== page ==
It all started when the Porsche enterprise ran a contest to find the best design for a new Volkswagen car. The contest was won by Franz Reimspiess, a designer who, among his other accomplishments, upgraded an engine for a Beetle model in the 30s. The original black and white emblem featured the “VW” abbreviation and a swastika as a reflection of the then-ruling Hitler regime. The second logo didn’t employ a swastika and looked more like a car wheel rather than a fan. After World War II, the car manufacturer was overtaken by the British who renamed it into Beetle and overhauled the logo concept. While the VW abbreviation survived the censorship, the circle was removed due to its association with the Nazi flag. However, the British management failed to find buyers for the Volkswagen factory and had to return it to the German government. With time, the automotive brand dropped the black and white color scheme and pained its emblem blue and light grey.
The VISA logo was created in the same year the company was founded. In the original emblem, the brand name was arranged in two lines, with two upper letters painted blue and two lower ones painted yellow. In 2006, the company switched to a more noticeable and recognizable font. In 2014, yellow was removed from emblem, leaving the logotype monochromatic. Today, you can see the new icon on all VISA-related marketing and advertising materials, and we think it looks sharp!
Drawing inspiration from nature, the oil giant Shell made a sea shell its corporate symbol. The evolution of the Shell logo shows how the company moved from an complicated image to a simplified shape that speaks for itself. In the far 1900, the emblem featured a black and shite design. Almost 50 years later, in 1948, the image was painted red and yellow. That option stayed practically unchanged for decades, with the company name changing its location from time to time. In 1999, the multinational corporation decided to remove its name from the emblem, relying on the shell alone for identification.
Created in 1932, the very first Lego emblem was a fine example of minimalism in graphic design. It was a logotype that only included the company name. This is how the brand founder Ole Kirk Christiansen paid tribute to his hometown Billund that, too, had a plain emblem. In 1936, the toys manufacturer added color to its logo making it look like a rainbow (or a bright, eye-catching toy). In 1950, it was decided to put the name “LEGO” inside a circle and add the words “Billund Danmark.” Three years later, in 1953, LEGO presented a new logo with bulky white letters on a red background. In 1956, the word “System” was added under the brand name, and the word “LEGO” gained a black outline for a bigger visual appeal. In 1973, striving for simplicity, the toy company removed the word “System” and added another outline, yellow this time. The emblem as we know it today has been used since 1998, associating with joy and fun among kids all over the globe.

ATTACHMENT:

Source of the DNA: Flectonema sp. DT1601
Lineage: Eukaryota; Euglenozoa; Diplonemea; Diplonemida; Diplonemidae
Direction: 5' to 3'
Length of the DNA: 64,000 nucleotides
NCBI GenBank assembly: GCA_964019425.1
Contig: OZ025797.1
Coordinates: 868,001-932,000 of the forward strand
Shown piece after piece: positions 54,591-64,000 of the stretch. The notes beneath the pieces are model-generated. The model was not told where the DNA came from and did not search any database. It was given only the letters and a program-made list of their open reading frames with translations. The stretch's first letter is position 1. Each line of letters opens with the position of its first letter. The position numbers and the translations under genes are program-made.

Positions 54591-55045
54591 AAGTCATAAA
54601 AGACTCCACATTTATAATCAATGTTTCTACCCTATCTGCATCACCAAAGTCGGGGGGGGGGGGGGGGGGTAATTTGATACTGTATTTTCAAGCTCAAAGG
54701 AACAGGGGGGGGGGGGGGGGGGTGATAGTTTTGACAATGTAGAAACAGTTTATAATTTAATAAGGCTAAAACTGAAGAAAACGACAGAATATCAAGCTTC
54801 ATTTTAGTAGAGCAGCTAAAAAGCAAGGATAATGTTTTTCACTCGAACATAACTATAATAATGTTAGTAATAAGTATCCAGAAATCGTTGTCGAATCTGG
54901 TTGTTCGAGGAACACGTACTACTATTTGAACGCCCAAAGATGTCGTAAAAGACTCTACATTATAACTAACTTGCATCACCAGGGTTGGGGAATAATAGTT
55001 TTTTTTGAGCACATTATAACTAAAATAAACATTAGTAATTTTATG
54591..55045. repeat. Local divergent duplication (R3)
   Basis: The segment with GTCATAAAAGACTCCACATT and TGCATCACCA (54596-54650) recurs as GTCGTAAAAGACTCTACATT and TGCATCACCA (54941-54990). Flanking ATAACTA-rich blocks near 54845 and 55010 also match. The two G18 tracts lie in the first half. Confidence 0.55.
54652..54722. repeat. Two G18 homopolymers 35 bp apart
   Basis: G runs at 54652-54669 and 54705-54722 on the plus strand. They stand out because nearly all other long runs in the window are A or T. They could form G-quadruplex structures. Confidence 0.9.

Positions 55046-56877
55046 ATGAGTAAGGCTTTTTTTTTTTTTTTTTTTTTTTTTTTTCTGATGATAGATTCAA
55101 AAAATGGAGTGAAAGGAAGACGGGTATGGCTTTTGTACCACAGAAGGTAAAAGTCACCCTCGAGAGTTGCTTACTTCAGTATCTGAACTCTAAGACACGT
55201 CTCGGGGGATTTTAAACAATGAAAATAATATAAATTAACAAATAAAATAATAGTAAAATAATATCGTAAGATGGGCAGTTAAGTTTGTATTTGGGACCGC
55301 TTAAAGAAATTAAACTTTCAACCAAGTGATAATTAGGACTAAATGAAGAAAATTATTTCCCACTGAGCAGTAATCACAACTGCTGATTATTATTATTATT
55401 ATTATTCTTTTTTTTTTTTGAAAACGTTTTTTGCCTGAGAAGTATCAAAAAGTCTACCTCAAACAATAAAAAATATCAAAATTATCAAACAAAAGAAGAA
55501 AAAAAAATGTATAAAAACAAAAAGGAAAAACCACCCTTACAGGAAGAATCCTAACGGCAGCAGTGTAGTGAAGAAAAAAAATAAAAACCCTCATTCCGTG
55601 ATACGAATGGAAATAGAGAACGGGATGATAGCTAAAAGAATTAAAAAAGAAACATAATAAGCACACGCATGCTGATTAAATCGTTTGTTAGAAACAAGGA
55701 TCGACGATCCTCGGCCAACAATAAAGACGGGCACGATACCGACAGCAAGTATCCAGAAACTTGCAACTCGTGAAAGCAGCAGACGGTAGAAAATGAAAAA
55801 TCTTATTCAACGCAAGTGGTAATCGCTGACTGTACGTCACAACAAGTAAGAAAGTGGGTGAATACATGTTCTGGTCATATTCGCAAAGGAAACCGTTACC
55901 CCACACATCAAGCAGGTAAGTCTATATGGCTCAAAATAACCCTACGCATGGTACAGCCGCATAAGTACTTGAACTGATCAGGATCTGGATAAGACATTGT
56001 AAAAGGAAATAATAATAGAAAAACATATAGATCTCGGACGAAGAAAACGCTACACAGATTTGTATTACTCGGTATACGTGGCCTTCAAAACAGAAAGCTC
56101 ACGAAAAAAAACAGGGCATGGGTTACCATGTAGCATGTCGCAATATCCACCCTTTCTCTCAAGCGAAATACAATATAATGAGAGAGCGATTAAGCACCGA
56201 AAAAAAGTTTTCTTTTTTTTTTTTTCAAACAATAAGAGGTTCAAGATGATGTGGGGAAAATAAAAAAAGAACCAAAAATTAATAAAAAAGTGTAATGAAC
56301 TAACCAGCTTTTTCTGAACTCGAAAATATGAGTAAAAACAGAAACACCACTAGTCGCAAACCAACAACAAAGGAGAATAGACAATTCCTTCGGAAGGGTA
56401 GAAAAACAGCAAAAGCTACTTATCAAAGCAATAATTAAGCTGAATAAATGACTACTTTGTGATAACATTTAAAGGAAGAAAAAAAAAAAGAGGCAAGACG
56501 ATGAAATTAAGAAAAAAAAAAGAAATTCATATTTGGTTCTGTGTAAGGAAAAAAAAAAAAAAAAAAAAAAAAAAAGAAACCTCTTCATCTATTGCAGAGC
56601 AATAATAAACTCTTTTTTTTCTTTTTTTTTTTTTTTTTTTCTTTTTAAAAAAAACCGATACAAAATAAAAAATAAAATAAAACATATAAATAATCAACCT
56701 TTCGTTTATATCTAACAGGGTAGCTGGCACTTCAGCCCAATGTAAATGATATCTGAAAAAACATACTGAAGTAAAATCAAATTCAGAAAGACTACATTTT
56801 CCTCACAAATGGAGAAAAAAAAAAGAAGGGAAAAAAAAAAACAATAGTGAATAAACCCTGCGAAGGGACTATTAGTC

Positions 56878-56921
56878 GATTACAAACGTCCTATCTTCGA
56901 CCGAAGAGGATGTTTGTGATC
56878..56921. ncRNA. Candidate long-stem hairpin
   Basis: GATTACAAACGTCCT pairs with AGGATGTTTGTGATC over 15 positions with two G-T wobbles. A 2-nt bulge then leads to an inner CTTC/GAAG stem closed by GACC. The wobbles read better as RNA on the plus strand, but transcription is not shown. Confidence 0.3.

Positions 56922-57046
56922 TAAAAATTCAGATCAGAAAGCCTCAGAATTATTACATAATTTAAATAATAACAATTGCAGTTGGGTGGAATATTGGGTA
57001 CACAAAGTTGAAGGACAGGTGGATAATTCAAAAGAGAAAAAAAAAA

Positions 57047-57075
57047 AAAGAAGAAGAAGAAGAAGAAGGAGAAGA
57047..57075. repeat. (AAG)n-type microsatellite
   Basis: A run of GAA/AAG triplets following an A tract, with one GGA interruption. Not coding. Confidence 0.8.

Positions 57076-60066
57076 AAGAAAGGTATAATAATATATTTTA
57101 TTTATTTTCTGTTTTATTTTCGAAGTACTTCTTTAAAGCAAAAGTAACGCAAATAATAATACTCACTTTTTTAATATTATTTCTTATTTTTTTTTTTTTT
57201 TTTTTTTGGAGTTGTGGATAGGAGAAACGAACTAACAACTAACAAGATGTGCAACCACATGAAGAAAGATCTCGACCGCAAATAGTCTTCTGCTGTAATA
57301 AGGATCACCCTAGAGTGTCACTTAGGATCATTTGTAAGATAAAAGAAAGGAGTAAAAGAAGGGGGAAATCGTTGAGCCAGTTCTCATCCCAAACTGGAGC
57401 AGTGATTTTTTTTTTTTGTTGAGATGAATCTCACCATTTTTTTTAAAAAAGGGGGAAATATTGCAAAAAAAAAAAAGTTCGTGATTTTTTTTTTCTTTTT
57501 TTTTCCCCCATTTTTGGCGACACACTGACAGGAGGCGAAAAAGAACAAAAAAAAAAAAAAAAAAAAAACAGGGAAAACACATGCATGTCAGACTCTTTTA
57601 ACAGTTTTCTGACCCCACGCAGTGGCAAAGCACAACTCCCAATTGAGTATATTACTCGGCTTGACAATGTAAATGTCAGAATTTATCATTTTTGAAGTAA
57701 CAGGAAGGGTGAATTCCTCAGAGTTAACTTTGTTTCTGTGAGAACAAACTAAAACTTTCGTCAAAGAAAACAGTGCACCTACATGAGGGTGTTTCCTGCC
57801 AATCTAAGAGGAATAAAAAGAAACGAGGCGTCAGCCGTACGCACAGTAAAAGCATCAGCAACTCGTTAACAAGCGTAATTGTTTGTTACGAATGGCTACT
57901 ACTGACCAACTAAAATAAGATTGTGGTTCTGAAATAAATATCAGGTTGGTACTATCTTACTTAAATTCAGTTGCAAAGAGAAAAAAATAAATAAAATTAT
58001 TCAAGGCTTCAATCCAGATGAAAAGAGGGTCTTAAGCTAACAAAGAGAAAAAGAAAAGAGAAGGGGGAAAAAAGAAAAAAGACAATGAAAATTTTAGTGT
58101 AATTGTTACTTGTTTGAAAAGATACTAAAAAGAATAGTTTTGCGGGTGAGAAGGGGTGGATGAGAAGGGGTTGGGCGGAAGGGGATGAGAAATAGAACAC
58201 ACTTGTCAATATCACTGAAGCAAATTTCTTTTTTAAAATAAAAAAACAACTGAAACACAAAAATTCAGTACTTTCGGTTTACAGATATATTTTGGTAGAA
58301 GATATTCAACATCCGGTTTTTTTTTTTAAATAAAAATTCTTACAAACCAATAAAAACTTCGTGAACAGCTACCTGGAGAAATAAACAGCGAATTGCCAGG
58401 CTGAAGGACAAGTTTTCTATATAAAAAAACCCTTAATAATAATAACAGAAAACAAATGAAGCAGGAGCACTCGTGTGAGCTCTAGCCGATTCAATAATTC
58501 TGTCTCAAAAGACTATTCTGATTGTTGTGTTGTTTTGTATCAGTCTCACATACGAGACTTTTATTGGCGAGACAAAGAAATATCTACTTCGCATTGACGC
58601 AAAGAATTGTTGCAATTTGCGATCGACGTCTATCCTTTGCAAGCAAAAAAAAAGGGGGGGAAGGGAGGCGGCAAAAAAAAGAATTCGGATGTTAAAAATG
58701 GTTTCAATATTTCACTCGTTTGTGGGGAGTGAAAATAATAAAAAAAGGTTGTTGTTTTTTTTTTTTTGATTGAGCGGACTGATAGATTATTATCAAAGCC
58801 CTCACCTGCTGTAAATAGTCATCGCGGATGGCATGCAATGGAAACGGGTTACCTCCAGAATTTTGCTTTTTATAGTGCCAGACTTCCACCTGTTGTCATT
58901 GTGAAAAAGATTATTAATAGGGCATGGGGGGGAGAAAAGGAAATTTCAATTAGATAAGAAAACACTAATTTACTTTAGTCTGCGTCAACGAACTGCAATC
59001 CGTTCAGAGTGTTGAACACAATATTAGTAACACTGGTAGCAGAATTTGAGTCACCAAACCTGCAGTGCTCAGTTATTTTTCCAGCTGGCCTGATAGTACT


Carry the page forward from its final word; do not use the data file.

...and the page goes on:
Hewlett-Packard Company (HP)
Can you believe that the Hewlett-Packard logo has survived practically unchanged since as early as 1939? In 2011, there were talks to make the image more dynamic by drawing diagonal lines through the letters “H” and “P.” However, those ideas stayed on the paper (which is, probably, for the better). The logo was eventually updated in 2016. Now it employs rounded letters “H” and “P” on a sky-blue background.
Between 1969 and 1986, the famous apparel brand used nothing but its name as its corporate symbol. There’s hardly a better example of a logotype, if you ask us! Then the word “GAP” was put inside a navy blue square. Simple yet effective, the logo was so loved by the brand fans that the company’s attempt to alter it in 2010 caused multiple protests on social media. Luckily, the clothing retailer listened to its customers and went back to its old logo.
We bet that only hardcode Canon fans know that the original Canon logo featured Kwannon, the goddess of mercy that revered by the Buddhists. (By the way, in its early days, the Canon brand was known as Seiki Kogaku Kenyudho.) Furthermore, the goddess lent its name to Canon’s first camera. Following a tremendous success in 1935, the Japanese imaging company scaled up its production and revamped its brand identity. As a result, in 1956 the public saw the renowned red logo that we all know and love.
The automotive legend BMW (Bayerische Motoren Werke GmbH) was a result of the 1916 merger of two aircraft engine manufacturers, Rapp Motorenwerke and Flugmaschinenfabrik owned by Gustav Otto. The prototype for the iconic BMW symbol was a round emblem used by the Rapp-Motorenwerke brand. It displayed a horse and the white and blue Bavarian flag. The BMW logo featured two white and two blue quadrants inside a black circle. After World War II, the company, that no longer had to manufacture equipment for military purposes, set out to explore the automotive world. It’s amazing how much the modern BMW logo and its 1917 predecessor look alike! The car manufacturer has had no need to improve the already ideal design. The most noticeable change took place in 2000 when the emblem gained an attention-grabbing 3D effect.
For its first logo used till 1932, Audi drew inspiration from the sinuous, elegant Art Nouveau shapes. In 1932, to cut growing expenses amidst the economic crisis, Audi merged with other three automotive manufacturers, DKW, Horch, and Wanderer. Such a major structural change led to a new logo design with the four overlapping circles we all know. The circles stood for the four united companies that now were a part of Auto Union AG. In 1965, the enterprise changed its name to Audi and was then acquired by Volkswagen Group. In 2009, to celebrate its 100th anniversary, Audi overhauled its famous logo making it more even more refined and beautiful. We totally love it!